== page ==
Apologies if this has already been posted. As usual with Brad, food for thought.
An article in the On the Cushion series by the popular Zen teacher Brad Warner. This essay appears in the Summer 2013 edition of Tricycle: The Buddhist Review. Subscriptions to Tricycle for European customers are available exclusively through Wisdom Books.
In the past year or so, the Buddhist world has been rocked by several high profile sex scandals. Joshu Sasaki Roshi, Eido Shimano Roshi, and Dennis Genpo Merzel Roshi have all been accused of doing some pretty sleazy stuff with their students, and as a result a lot of deeply disappointed former students of these very popular teachers are now wondering if their entire practice has been a total waste of time. After all, if these so—called “masters” with all their years of training behind them and all their followers couldn’t behave in an a manner consistent with the very precepts they ceremonially gave to so many students, then how can we believe Buddhist practice is good for anything at all?
There is a lot of speculation in the Buddhist community about how such things could happen. Many would like to try to preserve their belief in the power of practice by blaming these teachers for not living up to their own standards while still believing that there are others who do live up to them. But many others have simply given up. To a lot of those who have never done any meditation themselves, it appears obvious from all these scandals that Buddhist practice isn’t what it’s cracked up to be. Cases like these allow them to easily dismiss the whole thing as a big hoax.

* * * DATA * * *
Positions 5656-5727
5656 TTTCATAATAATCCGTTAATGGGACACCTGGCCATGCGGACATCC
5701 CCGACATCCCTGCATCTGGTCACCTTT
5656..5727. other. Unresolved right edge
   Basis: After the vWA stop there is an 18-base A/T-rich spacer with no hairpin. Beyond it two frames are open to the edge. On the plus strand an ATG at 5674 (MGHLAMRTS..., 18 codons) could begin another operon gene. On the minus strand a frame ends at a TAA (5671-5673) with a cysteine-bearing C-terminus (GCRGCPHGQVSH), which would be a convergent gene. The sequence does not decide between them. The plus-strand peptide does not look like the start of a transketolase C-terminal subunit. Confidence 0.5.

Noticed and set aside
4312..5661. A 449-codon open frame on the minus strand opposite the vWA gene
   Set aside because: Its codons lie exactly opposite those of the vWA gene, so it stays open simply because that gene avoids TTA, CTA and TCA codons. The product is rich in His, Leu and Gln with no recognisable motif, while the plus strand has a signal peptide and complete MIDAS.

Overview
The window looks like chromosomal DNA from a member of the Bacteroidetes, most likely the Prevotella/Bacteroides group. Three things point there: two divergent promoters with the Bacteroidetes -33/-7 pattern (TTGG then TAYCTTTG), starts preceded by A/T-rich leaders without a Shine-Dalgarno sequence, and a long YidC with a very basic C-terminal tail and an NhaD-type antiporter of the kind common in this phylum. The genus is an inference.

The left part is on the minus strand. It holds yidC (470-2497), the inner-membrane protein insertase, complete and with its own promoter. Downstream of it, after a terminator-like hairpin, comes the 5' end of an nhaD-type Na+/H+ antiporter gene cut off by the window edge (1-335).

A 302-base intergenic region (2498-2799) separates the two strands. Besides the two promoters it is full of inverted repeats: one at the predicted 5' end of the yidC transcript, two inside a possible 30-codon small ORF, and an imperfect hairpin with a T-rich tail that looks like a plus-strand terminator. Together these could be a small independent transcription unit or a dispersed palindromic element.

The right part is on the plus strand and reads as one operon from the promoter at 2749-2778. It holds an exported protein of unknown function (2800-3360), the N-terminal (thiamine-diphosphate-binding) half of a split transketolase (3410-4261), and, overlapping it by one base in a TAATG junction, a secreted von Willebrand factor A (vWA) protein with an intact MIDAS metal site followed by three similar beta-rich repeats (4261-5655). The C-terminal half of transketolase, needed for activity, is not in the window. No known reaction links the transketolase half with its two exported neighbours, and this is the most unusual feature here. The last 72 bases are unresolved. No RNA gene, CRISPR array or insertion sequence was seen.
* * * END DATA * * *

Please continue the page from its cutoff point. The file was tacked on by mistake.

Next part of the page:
And yet here you are, dear reader, still reading a Buddhist magazine. So I can assume you’re not one of those who have given up entirely. But you have to be wondering what gives. I know I sure am! And I’ve been at this practice for close to 30 years now and have made my living these last few years writing books about it.
The cases of Shimano, Merzel, and Sasaki are big enough that they’ve gotten mainstream press, leading to many people who really don’t know much about Buddhism making a lot of random statements about what it is. When such assertions are backed by the authority of respected news agencies, they can take on a tremendous amount of importance for people just starting to get interested in Buddhism.
I don’t want to explain why seemingly good teachers go bad; I don’t think that’s the really vital question. However, I think it’s important to say that these cases are all extraordinarily atypical. They have all taken place in very large institutions with multiple centers that generate substantial incomes. These are extremely unlike the typical Buddhist centers in the West that generally have a single temple, often in someone’s living room or garage, with a handful of members—and they struggle mightily just to keep even that running. Some in ~ the mainstream media are speculating that these scandals are somehow related to something fundamental about Buddhist practice. But I wonder if they’re not more related to something fundamental about large religious institutions in general, regardless of which religion they’re associated with.
I think there’s a much more fundamental issue for those of us who know about these gossip-magazine type of scandals and yet choose to stick with Buddhism anyway. All of us will at some point in our practice have to deal with the problem of what to do when our revered teachers reveal themselves to be just as human as we are.